At its core, cultural appropriation is an economic issue, as theoretical treatments of the subject make clear. In 2021, for example, German social scientist Lars Distelhorst published a book demonstrating “how deeply cultural appropriation is inscribed within the capitalist logic of exploitation”. In fact, that economic element can be seen in the vocabulary. The term “appropriation” is closely linked to “property”; the language itself overlaps. “Appropriation” is taking someone else’s property – in other words, theft.
Many of our current discussions about appropriation are not about actual stolen objects. Looted colonial art, for example, is not the focus of these debates. Nor is the leopard’s actual physical fur: this isn’t about finite material things. Instead, the appropriation involves styles, forms and ideas. It is implicitly about the monetisation of these things. The logic of appropriation suggests that cultural practices, such as using a leopard pattern, can be seen as the copyrighted property of specific groups.
There are cases where strong market actors have unquestionably exploited the knowledge and traditions of less powerful groups. There are moral questions raised when large agricultural corporations make use of indigenous knowledge to produce new seed varieties without paying compensation. Likewise, when multimillion-dollar companies put out fashion collections that copy styles developed by African tribes, they are basically ripping off the work of people who lack the resources to promote their work globally – if, in fact, that is even something that those tribe members wanted to do.
That said, debates on cultural appropriation tend to avoid focusing on big international corporations. Instead, they centre on individuals accused of appropriating a culture that is not their own. Western yoga teachers have been condemned for commercialising teachings from India; American chefs are denounced for selling Mexican food; white painters are said to have used indigenous forms to achieve success on the art market; a Swedish designer stands accused of commodifying traditional Sami motifs. As a rule, these accusations are not about plagiarism – the copying of specific works – but rather the “exploitation” of general cultural content. Though it is rarely made explicit, a kind of economic logic underlies the entire debate. As Distelhorst puts it: “Most debates about cultural appropriation take place against a backdrop of the production and consumption of commodities.”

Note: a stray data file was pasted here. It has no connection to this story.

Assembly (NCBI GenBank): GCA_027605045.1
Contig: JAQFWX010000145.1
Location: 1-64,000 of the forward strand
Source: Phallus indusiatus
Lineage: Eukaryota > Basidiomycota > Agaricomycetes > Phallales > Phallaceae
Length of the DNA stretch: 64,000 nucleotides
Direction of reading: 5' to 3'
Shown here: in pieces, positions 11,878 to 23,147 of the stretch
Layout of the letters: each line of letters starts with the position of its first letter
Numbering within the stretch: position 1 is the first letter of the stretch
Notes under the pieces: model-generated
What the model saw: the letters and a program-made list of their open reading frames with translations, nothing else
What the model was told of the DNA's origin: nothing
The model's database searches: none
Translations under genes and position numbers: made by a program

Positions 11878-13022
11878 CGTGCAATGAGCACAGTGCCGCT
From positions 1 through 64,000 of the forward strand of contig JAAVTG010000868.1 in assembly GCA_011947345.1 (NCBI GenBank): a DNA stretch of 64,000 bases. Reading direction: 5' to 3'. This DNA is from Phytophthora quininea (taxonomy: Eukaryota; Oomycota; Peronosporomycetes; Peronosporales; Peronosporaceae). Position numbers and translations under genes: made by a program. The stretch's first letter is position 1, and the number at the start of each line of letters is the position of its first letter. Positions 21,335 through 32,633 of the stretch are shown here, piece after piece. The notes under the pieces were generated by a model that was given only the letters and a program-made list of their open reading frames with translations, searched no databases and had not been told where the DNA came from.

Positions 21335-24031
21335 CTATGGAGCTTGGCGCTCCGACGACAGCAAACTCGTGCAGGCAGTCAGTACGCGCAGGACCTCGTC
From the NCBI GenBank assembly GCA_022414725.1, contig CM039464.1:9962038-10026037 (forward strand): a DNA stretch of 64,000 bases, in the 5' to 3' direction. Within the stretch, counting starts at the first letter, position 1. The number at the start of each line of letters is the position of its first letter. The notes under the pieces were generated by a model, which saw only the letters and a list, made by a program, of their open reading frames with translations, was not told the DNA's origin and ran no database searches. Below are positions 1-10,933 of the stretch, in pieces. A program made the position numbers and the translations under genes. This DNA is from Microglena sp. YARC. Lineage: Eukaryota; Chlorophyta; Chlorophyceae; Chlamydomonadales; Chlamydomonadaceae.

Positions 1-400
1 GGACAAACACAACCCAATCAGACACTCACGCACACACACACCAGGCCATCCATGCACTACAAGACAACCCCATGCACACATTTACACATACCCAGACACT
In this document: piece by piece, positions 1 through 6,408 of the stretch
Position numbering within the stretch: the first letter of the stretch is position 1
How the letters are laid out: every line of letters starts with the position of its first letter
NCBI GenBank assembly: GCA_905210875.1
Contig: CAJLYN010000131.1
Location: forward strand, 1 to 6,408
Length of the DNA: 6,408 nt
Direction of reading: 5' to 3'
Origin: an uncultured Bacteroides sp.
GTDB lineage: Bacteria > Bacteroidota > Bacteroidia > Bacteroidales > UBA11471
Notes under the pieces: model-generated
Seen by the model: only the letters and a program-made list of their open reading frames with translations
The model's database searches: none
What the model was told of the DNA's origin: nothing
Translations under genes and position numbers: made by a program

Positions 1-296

There is a lot to dislike about appropriation but the assumption of ubiquitous economic motivation is disturbing. It would be naïve to imagine culture without economics. But looking at everything through an economic lens distorts our view of human beings, as if our every move and action was driven solely by calculations of profit.
Human beings don’t need to think of each rhythm they hear as something to be exploited for money. The same goes for patterns of colour and types of physical training. Our species has a very special quality. We are able to take an interest in other living beings. We can actively engage with who they are and what they do. We are capable of feeling admiration for things that are present in the world around us.
If people open up to new phenomena, they should be able to integrate their discoveries into their own lives. The process could easily be described using words like “sympathy” or “appreciation”. But if everything is based on ideas of “appropriation” then appreciation is excluded. Rigid dualisms are introduced and everything becomes a question of ownership.